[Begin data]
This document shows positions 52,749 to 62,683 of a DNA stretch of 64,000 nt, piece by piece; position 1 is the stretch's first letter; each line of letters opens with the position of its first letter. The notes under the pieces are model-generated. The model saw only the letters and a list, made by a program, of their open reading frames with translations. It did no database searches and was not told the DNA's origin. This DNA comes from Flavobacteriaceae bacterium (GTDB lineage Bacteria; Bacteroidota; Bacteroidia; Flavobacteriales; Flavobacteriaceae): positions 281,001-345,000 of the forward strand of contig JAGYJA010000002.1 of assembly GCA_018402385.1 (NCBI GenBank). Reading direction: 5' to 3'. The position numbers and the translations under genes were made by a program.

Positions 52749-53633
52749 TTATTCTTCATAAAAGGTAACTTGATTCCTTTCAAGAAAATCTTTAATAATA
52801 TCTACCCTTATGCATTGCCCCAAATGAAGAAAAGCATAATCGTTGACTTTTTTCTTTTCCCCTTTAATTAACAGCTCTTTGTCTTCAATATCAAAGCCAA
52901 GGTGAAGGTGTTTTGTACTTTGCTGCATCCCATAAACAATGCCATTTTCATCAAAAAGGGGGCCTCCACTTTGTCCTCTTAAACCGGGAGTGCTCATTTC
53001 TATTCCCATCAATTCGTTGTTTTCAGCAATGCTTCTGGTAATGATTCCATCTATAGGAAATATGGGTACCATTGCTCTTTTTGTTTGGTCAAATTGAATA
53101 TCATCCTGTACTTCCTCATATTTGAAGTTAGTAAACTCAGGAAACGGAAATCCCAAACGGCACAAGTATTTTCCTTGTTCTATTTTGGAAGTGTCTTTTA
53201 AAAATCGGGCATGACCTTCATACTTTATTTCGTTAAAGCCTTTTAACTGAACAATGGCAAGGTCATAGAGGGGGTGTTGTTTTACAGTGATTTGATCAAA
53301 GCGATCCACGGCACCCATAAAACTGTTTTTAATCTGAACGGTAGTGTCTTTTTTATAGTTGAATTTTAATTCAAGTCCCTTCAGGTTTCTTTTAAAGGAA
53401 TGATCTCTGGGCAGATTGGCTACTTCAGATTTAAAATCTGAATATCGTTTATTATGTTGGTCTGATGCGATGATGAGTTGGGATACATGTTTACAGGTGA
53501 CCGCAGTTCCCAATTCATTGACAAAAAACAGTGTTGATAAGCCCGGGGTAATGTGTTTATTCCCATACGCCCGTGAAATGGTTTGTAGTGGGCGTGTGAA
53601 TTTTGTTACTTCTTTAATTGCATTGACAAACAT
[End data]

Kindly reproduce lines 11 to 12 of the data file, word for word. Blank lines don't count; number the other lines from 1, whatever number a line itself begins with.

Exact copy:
53501 CCGCAGTTCCCAATTCATTGACAAAAAACAGTGTTGATAAGCCCGGGGTAATGTGTTTATTCCCATACGCCCGTGAAATGGTTTGTAGTGGGCGTGTGAA
53601 TTTTGTTACTTCTTTAATTGCATTGACAAACAT